Following the lead of Dallas County, several North Texas school districts have delayed the start of in-person classes until September over fears of the Chinese coronavirus.

Frisco Independent School District announced on Thursday the first three weeks of its 2020-2021 school year will be “in a completely virtual environment for all students.”

Superintendents at Allen ISD, Plano ISD, and McKinney ISD followed suit on Friday, announcing students will not have access to in-person learning until at least early September and must rely on remote, online-only instruction. Lovejoy ISD announced its delayed start of face-to-face teaching on Wednesday.

“While we completely respect and appreciate the desire for in-person instruction, we have decided to begin school with virtual instruction until the public health situation improves. Our goal is to begin offering on-campus instruction on September 3,” said McKinney ISD Superintendent Rick McDaniel.

Students’ first day of virtual school and expected date of transition to on-campus classroom learning varies by district.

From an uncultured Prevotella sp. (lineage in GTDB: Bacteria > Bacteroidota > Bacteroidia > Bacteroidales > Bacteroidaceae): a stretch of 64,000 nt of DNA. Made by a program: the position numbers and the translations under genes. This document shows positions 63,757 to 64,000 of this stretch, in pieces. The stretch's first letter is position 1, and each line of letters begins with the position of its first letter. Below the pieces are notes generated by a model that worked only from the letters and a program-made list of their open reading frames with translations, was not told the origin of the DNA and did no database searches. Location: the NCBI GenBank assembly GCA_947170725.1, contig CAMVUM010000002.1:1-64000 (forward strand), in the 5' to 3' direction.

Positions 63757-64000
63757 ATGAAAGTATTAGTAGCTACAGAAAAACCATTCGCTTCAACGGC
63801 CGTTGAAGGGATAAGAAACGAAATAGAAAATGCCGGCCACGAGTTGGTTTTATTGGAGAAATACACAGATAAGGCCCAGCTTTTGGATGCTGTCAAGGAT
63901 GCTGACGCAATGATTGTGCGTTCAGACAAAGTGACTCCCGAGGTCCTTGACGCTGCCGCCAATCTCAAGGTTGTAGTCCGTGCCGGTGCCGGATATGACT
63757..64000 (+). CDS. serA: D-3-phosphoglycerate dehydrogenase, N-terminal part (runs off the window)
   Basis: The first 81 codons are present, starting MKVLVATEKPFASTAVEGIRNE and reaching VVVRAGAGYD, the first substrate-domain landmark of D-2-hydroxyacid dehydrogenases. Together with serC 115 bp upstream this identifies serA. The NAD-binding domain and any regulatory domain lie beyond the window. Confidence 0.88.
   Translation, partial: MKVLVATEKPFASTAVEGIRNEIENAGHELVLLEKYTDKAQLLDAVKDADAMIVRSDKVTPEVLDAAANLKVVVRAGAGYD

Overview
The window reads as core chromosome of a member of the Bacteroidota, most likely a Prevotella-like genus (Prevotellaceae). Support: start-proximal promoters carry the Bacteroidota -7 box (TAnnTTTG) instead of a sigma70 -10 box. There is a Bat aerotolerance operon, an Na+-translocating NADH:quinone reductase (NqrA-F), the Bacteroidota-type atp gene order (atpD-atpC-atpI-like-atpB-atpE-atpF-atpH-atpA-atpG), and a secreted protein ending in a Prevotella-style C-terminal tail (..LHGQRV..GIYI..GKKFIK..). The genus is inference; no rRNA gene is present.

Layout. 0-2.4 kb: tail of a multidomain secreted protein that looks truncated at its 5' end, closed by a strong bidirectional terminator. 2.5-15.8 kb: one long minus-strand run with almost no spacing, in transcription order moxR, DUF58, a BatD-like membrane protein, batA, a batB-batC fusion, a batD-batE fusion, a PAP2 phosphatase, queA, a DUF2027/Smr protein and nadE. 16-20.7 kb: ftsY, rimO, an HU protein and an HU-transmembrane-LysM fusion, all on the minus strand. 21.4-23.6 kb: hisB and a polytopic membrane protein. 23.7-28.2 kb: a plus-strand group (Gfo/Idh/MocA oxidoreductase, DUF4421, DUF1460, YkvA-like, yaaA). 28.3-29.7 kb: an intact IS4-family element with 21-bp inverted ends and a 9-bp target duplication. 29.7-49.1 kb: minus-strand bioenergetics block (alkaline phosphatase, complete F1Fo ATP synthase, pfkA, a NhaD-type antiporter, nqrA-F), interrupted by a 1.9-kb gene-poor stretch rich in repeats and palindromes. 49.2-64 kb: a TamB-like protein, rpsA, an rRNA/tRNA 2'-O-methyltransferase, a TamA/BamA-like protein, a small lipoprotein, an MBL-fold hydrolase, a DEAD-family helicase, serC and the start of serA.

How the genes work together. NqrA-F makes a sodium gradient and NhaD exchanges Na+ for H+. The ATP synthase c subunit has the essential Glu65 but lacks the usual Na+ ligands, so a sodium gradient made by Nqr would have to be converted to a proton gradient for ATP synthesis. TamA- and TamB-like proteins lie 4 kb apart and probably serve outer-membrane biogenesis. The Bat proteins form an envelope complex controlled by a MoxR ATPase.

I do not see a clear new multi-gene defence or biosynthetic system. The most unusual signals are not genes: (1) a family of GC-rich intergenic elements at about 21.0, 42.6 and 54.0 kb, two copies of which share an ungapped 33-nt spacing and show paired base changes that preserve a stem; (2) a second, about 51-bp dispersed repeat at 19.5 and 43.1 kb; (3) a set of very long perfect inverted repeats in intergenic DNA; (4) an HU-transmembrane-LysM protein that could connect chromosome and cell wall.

On Thursday, Dallas County Health and Human Services Director Dr. Philip Huang issued an order banning on-campus, face-to-face classes at all the county’s pre-kindergarten through grade 12 schools, public and private, through September 7.

Last week, the Texas Education Agency issued guidance that schools “must provide daily on-campus attendance for students” as well as offer “virtual instruction.”

Today, TEA updated its guidelines for the 2020-2021 school year to apply “regardless of whether a school system starts at the date currently planned or the local school board votes to change the school system’s calendar to delay the start of the school year” and extended from three to eight weeks the amount of time districts may limit on-campus instruction.

Erin Anderson

Erin Anderson is a Senior Journalist for Texas Scorecard, reporting on state and local issues, events, and government actions that impact people in communities throughout Texas and the DFW Metroplex. A native Texan, Erin grew up in the Houston area and now lives in Collin County.